As a dog trainer, you’re probably used to playing the role of coach – supporting, guiding and cheering on your clients as they figure out life with their dog. And as you juggle all the complexities of running a business, you may have dreamt of having a coach of your own. It’s tough being your own cheerleader. Putting a business coach in your corner may be the greatest gift you can give yourself.
Yet just like dog training, business coaching and consulting is an unregulated industry. Anyone can call themselves a coach. Selecting the right person can be the difference between seeing your business soar and a potentially expensive dead end. Here are some tips on choosing a business coach, as well as some red flags to watch out for:
A good business coach understands that one size doesn’t fit all, especially in the diverse world of dog training. Avoid coaches who offer generic advice without considering the unique aspects of your business. A coach should be able to tailor their guidance to your specific niche, target audience, business goals, and the location in which you live and work. They should take time to get to know you and understand your specific goals, rather than making assumptions or telling you what you should be aiming for. And these goals shouldn’t just be financial ones – an effective coach considers all aspects of business, including your ideal lifestyle, the type of work that gives you purpose, and the networks and communities you want to connect with.
Communication is key in any successful partnership. A trustworthy business coach should be transparent about their methods, fees, and expectations. If a coach is vague or hesitant to discuss their approach, it could be a red flag. Look for someone who is open and communicative, who is willing to address your concerns and provide clarity on how they can assist your dog training business.
Proven track record
A track record of success is a strong indicator of a reliable business coach. Look for testimonials, case studies, or success stories from their previous clients. Ask your dog training colleagues for recommendations, including the specific ways coaching has helped them and their business. A dog trainer who has experienced success solely in their own business often isn’t enough. A coach who has helped others in the dog training industry achieve their goals is more likely to help you succeed.
Credentials and experience matter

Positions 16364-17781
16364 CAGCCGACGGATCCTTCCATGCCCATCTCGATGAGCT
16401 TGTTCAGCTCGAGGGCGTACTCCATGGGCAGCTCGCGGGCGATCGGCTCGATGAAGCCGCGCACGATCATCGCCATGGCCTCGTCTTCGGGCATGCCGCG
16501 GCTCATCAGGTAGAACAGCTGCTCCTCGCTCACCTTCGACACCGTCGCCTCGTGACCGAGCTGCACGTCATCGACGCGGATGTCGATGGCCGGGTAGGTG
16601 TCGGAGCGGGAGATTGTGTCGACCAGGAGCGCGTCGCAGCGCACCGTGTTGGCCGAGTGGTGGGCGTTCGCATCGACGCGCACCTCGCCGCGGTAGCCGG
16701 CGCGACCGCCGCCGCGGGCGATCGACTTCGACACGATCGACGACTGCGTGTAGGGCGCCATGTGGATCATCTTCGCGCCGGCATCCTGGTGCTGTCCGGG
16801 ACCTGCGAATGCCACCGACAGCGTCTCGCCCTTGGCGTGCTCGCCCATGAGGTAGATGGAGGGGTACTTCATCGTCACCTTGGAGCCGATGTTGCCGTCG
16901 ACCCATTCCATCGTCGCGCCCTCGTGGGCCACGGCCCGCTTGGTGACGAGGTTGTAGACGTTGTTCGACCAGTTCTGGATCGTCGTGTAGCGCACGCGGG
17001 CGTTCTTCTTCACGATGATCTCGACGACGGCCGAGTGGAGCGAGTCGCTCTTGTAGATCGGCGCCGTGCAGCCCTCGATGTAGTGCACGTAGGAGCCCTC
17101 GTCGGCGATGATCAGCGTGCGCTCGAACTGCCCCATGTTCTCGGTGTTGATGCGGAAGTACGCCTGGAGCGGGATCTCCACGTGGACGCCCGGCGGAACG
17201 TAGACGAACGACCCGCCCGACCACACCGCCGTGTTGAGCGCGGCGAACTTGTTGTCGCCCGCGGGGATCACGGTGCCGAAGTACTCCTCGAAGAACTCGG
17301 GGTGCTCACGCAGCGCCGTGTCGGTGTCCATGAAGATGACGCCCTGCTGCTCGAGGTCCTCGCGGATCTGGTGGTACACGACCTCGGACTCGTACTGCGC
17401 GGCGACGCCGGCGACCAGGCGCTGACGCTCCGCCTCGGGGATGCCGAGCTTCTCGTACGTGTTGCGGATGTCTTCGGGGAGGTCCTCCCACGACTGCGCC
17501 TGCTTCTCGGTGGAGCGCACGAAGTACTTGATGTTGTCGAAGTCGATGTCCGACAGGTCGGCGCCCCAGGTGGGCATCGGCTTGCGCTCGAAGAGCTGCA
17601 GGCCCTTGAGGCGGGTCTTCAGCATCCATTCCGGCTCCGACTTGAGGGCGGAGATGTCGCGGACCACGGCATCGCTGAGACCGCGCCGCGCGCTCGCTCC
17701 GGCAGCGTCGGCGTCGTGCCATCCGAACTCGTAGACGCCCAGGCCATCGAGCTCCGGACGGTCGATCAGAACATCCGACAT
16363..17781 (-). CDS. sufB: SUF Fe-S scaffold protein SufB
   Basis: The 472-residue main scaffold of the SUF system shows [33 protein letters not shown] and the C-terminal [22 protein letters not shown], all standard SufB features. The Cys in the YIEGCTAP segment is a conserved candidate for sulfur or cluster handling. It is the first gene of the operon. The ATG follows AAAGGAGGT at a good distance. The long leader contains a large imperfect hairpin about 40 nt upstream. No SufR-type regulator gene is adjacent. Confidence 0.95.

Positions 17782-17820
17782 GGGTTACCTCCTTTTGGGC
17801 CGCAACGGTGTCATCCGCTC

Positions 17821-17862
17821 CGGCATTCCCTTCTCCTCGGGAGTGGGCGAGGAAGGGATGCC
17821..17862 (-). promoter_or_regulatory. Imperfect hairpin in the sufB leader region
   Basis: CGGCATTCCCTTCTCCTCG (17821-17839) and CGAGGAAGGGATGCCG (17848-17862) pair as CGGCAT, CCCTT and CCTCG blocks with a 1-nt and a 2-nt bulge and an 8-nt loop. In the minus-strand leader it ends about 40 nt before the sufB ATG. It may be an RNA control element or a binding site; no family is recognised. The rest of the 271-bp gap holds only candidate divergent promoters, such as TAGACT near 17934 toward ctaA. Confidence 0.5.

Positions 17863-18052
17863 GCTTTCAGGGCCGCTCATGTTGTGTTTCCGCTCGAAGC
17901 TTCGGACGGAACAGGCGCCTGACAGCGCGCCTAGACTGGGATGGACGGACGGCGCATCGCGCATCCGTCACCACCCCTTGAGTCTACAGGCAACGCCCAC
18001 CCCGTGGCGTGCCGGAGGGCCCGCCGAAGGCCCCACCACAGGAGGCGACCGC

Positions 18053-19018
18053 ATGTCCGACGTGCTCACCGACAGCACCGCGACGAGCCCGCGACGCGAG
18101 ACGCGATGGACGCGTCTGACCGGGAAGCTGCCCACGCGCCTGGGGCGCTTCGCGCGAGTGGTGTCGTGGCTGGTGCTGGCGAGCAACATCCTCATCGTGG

You want a coach who knows what they’re talking about. Look for certifications or affiliations with reputable organizations in the dog training or business coaching fields. While it’s not absolutely essential, a coach with a background in R+ dog training is a huge bonus. If they know exactly what’s involved in running a successful dog training business, you’ll spend less time explaining how the industry works and more time working on what matters. If there are areas you particularly struggle with, such as marketing or financial management, a coach with expertise in these areas may be a good fit as well.
If it sounds too good to be true, it probably is
If a business coach promises guaranteed overnight success or astronomical growth without a realistic plan, be cautious. Building a successful dog training business takes time, effort, and strategic planning. And just like dog training, ethical coaches can’t guarantee outcomes because they can’t guarantee the behavior of their clients. Business advice, planning, and support is only effective when both parties play their part. A coach who sets unrealistic expectations may not have your best interests at heart and could be more interested in building their own business than supporting yours. A shiny website and active social media account is not always an indicator of the best possible coach for your business.
Beware of too many sales tactics
While marketing is essential for any business, be wary of a coach who places excessive emphasis on sales tactics without addressing the core principles of running a successful dog training business. A coach should help you build a solid foundation, focusing on the quality of your services, your operational systems, and client relationships rather than solely on sales strategies. They should help you find ways to promote your business that don’t immediately give you the ‘ick’.
Personal connection is key
A successful coaching relationship requires a personal connection and mutual trust. If you find it challenging to connect with a potential coach or feel uneasy about their approach, it’s crucial to listen to your instincts. A lack of chemistry or trust can hinder the effectiveness of the coaching relationship. You should look forward to your coaching sessions, and feel good after them, even when the topics are difficult ones.
We’ve seen time and again how powerful an effective business coach can be. Many coaches offer a one-off call before committing to a larger or ongoing package. Don’t be afraid to ask questions about how they will help you, how their coaching works, and what you can expect. With the right fit, you’ll find the support you need to take your business to new heights.